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Nurses Weigh In on the 40-Hour Workweek Debate

At issue is legislation passed earlier in January by the U.S. House of Representatives that would allow employers to cut workers’ hours to just below 40 per week to avoid providing them with health insurance. AFT early on engaged members in reaching out to their Congressional representatives to oppose the proposed change because of the disruption it would create for working families across the country. 
 
Click here for a letter AFT circulated to the House of Representatives.
 
 
Prior to last week’s hearing, Jagde and Stauffer, who both work in the intensive care unit at Danbury Hospital, had a chance to meet with U.S. Sen. Chris Murphy, a member of the committee (all three are pictured above). They shared their concern about losing healthcare benefits should the 40-hour bill pass in the Senate.
 
A change to a 40-hour workweek would be a hardship on both nurses, who now work 12-hour shifts three days a week for a total of 36 hours and are considered full-time employees. Under their current contract, they are entitled to full-time benefits because they are scheduled for more than 32 hours per week. If the industry standard were to shift to 40 hours, their employer, the Western Connecticut Health Network (WCHN), could reallocate staffing hours and possibly not offer benefits to employees who have traditionally been considered full-time.
 
Both women say their families depend on their employer-provided medical plan for care. If the measure passes and the nurses decide not to pick up a shift to cover the hours, they would see their healthcare costs more than double. 
 
“I pay $5,000 to cover my family of four, said Jagde. “I would have to pay $10,000 or more if I am not considered full time.”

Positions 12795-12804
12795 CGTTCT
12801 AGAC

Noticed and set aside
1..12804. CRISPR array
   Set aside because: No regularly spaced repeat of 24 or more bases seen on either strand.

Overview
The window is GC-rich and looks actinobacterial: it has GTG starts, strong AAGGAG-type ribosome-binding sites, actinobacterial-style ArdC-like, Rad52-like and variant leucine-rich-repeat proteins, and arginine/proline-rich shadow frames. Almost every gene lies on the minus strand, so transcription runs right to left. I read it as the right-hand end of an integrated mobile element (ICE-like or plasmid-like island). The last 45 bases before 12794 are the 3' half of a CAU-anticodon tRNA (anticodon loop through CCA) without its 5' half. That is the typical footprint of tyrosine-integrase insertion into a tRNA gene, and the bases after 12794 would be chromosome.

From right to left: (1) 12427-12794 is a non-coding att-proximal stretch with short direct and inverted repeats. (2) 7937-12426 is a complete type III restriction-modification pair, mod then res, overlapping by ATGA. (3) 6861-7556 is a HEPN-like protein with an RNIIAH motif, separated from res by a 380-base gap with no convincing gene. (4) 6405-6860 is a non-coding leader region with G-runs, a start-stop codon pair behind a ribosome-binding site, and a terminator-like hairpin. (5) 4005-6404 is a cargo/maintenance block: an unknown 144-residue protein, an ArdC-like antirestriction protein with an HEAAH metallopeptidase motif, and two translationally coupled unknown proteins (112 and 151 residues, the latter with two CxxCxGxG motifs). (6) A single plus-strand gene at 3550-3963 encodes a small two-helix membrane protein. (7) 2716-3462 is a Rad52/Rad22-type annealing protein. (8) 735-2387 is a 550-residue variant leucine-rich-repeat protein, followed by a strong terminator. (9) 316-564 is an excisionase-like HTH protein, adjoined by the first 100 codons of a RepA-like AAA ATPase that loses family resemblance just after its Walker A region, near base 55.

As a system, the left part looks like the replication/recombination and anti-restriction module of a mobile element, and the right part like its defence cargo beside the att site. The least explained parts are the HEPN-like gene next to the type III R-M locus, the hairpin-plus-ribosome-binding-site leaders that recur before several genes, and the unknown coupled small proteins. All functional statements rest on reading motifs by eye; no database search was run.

And the nurses say it’s not as simple as picking up another shift, as one Republican member of the HELP Committee suggested during the hearing. 
 
“What about our families?” Jagde asked. “I can’t work overtime at my own hospital, so it would mean more time away from home to travel to another hospital.”
 
Jagde and Stauffer wouldn’t be the only ones affected. Nearly 80 percent of the nurses and health professionals at Danbury Hospital work 12-hour shifts, as is the case with many others nationwide. 
 
“You would have to restructure the whole healthcare industry if this takes place,” said Stauffer.
 
During the hearing, Sen. Murphy noted that “the bill actually creates the problem it pretends to solve. If passed into law, this plan would make it harder for workers to gain health coverage through their jobs, increase the deficit by $50 billion and cause half-a-million Americans to go uninsured.” 
 
Murphy also took a moment to acknowledge our members’ advocacy, saying that “if this bill passed, more than a million Americans with demanding schedules like Janice and Irene would be in jeopardy of losing access to the healthcare they count on and have earned.”
 
Click here for press coverage of the House vote on the 40-hour bill with Sen. Murphy’s comments.
 
“Being able to come to Washington and meet with our senator and be at the hearing was an adrenaline rush,” said Stauffer. “I feel like we really can make a difference.”
 
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